Humans have friends, not “friends”

I’m not going to waste much time on this one, but real, legitimate human interactions are an important part of being human. I’m not saying you can’t make great friends on the internet- one of my best friends is an internet friend- but a real social bonds take more time and effort than a 140 character message or the occasional “poke”.  Meaningful relationships take time, which is something many are painfully short of these days.  Alas, the same modern life stresses that make strong social bonds hard to forge and maintain also make such support even more necessary.


Evolutionary Medicine isn’t just about preventative health.

I won’t go into it here, but in the closing minutes of my talk I went on to talk about some of the evo-med examples I have written about here before. First I discussed the likely role of the appendix (and why we should care) and then I talked about an alternative perspective on the etiology of diverticulitis. I also stressed that this talk wasn’t meant to be an all inclusive “this is evolutionary medicine” talk, but more of an opportunity to introduce a subject that I hope my peers will start to consider as they continue their medical education and eventually head off to their specialty of choice.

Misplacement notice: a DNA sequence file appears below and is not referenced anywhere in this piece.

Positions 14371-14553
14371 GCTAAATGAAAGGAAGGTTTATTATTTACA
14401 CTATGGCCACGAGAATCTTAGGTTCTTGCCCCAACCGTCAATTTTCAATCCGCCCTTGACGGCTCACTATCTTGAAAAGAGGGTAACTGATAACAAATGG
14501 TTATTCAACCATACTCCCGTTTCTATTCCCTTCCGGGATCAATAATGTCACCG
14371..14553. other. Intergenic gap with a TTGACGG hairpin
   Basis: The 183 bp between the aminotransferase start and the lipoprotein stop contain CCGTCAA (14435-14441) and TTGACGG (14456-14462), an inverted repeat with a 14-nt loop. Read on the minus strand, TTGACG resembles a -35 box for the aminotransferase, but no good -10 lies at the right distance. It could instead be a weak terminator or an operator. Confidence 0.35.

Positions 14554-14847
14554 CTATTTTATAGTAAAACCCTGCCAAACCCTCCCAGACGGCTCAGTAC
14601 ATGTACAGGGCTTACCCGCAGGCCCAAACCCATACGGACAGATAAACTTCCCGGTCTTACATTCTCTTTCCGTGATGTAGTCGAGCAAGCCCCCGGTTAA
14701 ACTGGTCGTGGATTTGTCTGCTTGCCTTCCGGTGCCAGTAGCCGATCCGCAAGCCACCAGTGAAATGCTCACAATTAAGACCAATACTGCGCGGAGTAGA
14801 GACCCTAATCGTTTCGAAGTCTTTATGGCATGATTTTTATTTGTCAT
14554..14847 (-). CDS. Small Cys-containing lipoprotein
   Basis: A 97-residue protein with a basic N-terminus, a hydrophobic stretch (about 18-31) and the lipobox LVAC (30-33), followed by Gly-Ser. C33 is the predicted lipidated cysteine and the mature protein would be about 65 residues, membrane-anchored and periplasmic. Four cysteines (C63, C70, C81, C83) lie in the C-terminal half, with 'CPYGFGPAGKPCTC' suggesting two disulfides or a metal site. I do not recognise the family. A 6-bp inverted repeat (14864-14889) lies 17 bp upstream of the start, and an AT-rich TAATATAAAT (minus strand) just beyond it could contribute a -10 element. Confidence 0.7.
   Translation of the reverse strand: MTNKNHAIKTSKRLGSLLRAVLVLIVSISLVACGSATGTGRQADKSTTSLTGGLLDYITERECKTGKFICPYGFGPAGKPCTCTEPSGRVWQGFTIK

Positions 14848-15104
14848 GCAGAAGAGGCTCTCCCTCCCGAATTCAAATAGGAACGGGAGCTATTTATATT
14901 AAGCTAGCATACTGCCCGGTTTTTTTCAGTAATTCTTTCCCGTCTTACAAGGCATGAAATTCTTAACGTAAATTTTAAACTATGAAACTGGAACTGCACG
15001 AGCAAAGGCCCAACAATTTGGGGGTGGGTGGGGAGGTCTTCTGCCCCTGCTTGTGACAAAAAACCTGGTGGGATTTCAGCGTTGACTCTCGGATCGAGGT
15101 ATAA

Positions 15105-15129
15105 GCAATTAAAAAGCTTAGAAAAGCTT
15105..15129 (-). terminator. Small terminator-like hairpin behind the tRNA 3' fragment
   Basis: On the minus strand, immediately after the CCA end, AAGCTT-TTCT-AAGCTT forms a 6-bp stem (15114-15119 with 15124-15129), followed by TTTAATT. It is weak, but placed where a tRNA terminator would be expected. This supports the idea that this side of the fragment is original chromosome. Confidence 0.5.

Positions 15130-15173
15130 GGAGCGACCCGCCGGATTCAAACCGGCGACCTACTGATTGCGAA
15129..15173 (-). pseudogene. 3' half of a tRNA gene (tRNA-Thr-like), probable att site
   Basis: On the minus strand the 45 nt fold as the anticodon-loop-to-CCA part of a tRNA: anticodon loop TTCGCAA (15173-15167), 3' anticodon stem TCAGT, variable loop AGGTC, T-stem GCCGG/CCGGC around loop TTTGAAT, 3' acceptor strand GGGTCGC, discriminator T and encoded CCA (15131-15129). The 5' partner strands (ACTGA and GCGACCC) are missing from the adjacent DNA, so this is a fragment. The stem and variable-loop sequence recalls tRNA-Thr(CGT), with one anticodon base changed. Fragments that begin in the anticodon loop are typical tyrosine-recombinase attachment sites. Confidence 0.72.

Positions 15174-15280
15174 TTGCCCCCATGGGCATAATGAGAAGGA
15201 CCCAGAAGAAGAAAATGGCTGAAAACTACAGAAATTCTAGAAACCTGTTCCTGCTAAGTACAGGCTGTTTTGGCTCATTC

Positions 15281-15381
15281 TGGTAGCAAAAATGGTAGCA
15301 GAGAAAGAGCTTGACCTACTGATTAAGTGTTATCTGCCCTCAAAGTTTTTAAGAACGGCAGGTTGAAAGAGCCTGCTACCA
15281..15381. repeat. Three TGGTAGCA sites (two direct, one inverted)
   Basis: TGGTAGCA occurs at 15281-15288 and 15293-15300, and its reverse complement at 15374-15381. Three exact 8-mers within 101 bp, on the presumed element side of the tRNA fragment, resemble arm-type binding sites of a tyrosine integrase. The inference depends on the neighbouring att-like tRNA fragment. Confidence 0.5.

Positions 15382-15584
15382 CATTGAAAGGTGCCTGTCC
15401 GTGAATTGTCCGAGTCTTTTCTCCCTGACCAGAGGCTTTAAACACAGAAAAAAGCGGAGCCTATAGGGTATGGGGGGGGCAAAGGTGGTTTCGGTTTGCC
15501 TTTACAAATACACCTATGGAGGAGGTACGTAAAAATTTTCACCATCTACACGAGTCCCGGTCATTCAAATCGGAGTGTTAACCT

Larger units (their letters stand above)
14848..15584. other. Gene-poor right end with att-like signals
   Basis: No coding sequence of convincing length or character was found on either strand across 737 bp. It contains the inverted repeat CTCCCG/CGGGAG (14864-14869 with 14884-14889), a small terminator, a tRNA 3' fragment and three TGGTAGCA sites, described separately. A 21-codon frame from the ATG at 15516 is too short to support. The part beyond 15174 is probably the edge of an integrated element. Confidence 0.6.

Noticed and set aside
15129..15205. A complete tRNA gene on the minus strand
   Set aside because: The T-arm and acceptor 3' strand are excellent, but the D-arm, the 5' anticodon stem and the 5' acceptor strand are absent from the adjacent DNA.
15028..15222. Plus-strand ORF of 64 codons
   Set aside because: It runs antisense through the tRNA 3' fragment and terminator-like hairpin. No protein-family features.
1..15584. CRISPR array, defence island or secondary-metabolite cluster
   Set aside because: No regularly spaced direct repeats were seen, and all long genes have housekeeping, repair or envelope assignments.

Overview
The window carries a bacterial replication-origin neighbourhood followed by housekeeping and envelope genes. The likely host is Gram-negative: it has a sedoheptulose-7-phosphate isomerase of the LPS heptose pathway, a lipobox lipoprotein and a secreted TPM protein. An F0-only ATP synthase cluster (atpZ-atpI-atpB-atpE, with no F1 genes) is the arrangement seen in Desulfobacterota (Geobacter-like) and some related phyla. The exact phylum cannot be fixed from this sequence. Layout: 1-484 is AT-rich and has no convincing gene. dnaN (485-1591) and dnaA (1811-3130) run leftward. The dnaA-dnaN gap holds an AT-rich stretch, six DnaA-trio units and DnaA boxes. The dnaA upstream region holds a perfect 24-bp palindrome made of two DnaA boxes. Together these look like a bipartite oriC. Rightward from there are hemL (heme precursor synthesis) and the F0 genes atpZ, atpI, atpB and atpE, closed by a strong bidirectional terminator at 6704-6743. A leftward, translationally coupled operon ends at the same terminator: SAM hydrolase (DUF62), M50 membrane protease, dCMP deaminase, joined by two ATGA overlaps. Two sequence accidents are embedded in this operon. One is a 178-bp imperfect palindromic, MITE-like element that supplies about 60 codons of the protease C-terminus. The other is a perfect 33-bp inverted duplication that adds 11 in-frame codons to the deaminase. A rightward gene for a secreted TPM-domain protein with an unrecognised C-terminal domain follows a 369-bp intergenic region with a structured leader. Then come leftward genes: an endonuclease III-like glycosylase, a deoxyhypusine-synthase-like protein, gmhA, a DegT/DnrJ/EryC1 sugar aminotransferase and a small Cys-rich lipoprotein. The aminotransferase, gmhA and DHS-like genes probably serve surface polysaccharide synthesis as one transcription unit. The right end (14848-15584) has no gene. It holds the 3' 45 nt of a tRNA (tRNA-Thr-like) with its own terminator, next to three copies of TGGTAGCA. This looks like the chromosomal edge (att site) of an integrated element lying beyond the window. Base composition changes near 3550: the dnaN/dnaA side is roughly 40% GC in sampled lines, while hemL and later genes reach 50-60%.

I’ve only referenced a couple papers in this post, but I did put up a number of papers throughout my talk to show that this is science. There is a growing body of evidence to support the importance of evolutionary thinking in modern medicine, and an increasing interest in teaching evolutionary principles to medical students. As for me- I continue to find great excitement and joy (two wonderful human pleasures) in thinking about these evolutionary principles and how we can utilize them in practice.

1.            Varki, A., Nothing in medicine makes sense, except in the light of evolution. J Mol Med (Berl), 2012. 90(5): p. 481-94.